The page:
1. ## Flipping 10 coins

Say that a coin is flipped 10 times. What is the probability that the first 3 flips are all heads provided that there are an even number of heads and tails all together?

- I understand that if we simply flip 3 coins, the probability that 3 heads appear is 1/6. How do we take into account the fact that 5 of 10 are definitely heads??

-Thanks

2. Originally Posted by ccdelia7
- I understand that if we simply flip 3 coins, the probability that 3 heads appear is 1/6.
-Thanks
1/8

RonL

3. Originally Posted by ccdelia7
provided that there are an even number of heads and tails all together?
This conveys no information all the 10 flips are either heads of tails, and 10 is an even number.

Do you mean:

provided that there are an even number of heads

RonL

4. Originally Posted by ccdelia7
Say that a coin is flipped 10 times. What is the probability that the first 3 flips are all heads provided that there are an even number of heads and tails all together?
- I understand that if we simply flip 3 coins, the probability that 3 heads appear is 1/6.
First lets correct the mistake (typo?) above.
Flipping a coin three times gives 8 possible outcomes only one of which is “HHH”.
Therefore the probability of “HHH” is 1/8 not 1/6.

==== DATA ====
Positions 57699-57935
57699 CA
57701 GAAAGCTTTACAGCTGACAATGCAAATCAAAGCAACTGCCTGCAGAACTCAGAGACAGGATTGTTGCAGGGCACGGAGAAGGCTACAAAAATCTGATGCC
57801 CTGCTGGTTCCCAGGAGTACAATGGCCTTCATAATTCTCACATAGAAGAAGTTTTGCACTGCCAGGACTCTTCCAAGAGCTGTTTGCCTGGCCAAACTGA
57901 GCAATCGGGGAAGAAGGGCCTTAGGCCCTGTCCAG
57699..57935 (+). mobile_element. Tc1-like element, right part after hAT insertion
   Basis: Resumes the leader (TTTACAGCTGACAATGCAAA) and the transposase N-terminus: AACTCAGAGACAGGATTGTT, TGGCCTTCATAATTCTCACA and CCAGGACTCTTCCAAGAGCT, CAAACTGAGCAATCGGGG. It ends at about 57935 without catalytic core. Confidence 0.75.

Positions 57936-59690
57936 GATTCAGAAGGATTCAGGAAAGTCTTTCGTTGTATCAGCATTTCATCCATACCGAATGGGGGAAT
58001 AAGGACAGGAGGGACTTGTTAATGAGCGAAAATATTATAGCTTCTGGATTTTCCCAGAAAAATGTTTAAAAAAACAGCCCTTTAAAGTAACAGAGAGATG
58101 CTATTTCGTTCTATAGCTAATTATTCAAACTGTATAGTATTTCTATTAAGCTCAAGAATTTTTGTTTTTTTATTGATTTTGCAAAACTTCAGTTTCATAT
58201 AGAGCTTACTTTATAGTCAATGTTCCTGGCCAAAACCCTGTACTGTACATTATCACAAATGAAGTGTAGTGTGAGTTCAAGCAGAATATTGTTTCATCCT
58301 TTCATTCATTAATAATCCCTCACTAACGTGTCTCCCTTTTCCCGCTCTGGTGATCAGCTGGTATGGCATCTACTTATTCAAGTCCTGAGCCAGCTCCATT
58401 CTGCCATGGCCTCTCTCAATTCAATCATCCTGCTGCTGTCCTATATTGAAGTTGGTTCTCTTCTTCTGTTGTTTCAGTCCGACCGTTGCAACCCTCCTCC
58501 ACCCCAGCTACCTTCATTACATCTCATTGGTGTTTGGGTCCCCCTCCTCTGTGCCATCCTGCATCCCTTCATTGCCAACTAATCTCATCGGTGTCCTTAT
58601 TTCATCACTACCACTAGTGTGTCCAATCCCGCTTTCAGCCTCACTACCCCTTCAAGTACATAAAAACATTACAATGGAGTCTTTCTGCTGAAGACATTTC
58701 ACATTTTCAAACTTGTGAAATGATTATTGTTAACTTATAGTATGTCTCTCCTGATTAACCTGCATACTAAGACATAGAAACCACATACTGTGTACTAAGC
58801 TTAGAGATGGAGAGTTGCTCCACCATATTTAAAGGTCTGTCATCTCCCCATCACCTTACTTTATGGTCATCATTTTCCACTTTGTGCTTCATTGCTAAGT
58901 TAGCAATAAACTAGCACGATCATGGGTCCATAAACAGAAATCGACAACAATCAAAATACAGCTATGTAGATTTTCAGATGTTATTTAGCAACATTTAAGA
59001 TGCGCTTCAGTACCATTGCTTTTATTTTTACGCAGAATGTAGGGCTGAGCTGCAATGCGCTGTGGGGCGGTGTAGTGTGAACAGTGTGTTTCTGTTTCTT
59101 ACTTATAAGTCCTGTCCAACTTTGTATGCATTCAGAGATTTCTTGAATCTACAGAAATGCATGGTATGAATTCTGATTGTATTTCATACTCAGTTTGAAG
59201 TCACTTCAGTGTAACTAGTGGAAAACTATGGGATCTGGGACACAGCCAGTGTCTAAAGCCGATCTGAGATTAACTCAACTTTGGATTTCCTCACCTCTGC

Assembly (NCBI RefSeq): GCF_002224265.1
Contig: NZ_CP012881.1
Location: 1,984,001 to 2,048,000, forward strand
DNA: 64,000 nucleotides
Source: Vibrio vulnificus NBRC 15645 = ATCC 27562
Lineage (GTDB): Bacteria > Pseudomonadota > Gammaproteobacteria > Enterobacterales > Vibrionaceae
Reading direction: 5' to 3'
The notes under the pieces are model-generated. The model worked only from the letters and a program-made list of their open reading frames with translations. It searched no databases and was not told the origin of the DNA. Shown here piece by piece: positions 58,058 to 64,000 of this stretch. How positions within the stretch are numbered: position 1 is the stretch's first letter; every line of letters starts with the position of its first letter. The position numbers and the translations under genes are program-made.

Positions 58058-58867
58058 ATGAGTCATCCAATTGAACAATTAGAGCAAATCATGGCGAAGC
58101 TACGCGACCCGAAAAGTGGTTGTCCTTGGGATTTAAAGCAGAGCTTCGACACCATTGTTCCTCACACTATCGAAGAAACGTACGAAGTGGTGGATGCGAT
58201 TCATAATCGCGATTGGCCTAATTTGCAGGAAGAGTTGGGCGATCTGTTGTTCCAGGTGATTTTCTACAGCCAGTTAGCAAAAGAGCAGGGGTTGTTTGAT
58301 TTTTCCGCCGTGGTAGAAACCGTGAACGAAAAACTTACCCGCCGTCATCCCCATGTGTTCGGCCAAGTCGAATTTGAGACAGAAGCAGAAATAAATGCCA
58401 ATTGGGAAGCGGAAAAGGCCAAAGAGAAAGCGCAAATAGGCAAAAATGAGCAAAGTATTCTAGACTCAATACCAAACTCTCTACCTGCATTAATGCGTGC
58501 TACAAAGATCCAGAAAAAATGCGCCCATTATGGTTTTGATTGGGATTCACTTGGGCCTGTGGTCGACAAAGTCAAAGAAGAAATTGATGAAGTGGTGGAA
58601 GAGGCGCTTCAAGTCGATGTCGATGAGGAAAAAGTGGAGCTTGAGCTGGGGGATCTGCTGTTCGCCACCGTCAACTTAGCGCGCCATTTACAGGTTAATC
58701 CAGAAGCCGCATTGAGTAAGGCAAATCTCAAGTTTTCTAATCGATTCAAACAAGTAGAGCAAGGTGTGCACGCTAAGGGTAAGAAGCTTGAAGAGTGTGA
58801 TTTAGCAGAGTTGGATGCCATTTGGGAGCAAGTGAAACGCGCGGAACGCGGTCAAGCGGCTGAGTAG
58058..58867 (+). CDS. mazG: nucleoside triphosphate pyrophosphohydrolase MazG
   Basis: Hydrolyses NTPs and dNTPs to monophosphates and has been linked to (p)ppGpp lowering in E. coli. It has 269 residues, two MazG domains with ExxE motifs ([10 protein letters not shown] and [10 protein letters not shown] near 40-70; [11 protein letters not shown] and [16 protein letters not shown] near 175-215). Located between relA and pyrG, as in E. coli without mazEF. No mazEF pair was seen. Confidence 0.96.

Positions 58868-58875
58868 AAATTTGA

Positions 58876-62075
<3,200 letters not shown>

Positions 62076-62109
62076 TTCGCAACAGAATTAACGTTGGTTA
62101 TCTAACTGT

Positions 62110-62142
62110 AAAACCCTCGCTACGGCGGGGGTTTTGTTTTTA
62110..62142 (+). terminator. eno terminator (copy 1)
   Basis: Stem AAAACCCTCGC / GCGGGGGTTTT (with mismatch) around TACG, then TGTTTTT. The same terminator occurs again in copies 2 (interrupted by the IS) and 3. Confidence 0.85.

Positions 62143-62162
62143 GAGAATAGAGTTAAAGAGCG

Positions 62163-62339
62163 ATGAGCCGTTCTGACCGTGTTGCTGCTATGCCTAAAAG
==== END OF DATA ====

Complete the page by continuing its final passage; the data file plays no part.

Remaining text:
Thus the same idea gives an approach to the question.
If in ten flips we have an even number of heads, 0 2 4 6 8 10, then we have an even number of tails.
In ten flips that can happen in $\displaystyle \sum\limits_{k = 0}^5 \binom{10}{2k}$ ways.

Now we must find out how many of those begin the string with “HHH…”.
If we already have three H’s then in the next seven places we must have 1, 3, 5, or 7 H’s to have an even number of heads and tails all together.
The number of ways that can happens is $\displaystyle \sum\limits_{k = 1}^4 \binom{7}{2k-1}$.

Simply divide the two.

5. I apologize! I meant to write equal. There is an equal number of heads and tails. (i.e. - there are 5 heads and 5 tails ) I am sorry for misleading everyone! Thought the problem you have solved is a quite interesting one!!

6. That makes it easy: $\displaystyle \frac {\binom {7}{2}} {\binom {10}{5}}$

7. yea - I am sorry! It's much easier than it looked, I guess!

8. now - I am not seeing why exactly we can rewrite this event as a binomial cofficient?? Can you explain? i can kind of see where you are going with it, but it's still a bit vague. Thanks!